• Both partners should make a commitment to improve communication.
  • Listen patiently to what your partner is saying.
  • Listen for points where you can agree rather than focusing on disagreement.
  • When you do disagree, think about what you might say before you say it.
  • Remember that survivors will likely need more time to think about what their partner is saying, or about how they want to communicate again, patience is key.
  • Take notes on your thoughts during conversations rather than immediately saying what comes to mind. Come back to these points later, after you have had time to reflect.
  • Exchange bulleted lists of important points for big discussions. When you have something you would like to say, write it down before a discussion and use it as a guide. Trading these lists after a conversation helps with memory and allows more time to digest and think about the information.
  • When a topic is likely to cause a disagreement, practice what you would like to say before you start the conversation.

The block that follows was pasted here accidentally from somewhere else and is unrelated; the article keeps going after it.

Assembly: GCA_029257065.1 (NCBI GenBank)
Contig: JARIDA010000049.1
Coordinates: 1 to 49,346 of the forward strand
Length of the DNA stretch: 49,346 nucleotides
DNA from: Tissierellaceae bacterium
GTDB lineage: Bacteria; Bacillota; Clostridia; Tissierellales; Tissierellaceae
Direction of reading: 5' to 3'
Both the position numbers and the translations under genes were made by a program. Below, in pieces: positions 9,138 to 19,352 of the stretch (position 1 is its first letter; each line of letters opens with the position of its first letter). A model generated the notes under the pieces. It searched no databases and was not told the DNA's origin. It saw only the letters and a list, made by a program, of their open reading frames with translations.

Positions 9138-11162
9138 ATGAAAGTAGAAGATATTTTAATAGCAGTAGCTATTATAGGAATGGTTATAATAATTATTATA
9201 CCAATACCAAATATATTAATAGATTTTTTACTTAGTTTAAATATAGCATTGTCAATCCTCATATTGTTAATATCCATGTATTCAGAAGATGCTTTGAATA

• Practice in front of a mirror. Look at facial expressions, gestures, and body language, while also choosing your words carefully. When you talk, try to stick to what you practiced.

Physical Intimacy/Sexual Relationships

Most couples notice significant changes in their sexual relationship after TBI. There are many reasons for these differences, including changes in:

  • Hormone levels due to injury
  • Roles in the sexual relationship
  • Appearance, self-confidence, and or attraction
  • Areas of sexual interest

*For more information on physical intimacy and sex after TBI, see the MSKTC factsheet on BrainLine “TBI & Sexuality.”

Tips for Improving Intimate Relationships

Find a therapist

Therapy can give couples support and ideas to improve their specific situations. Different types of counseling are available, including individual counseling for either the survivor or partner, couples counseling, or family therapy.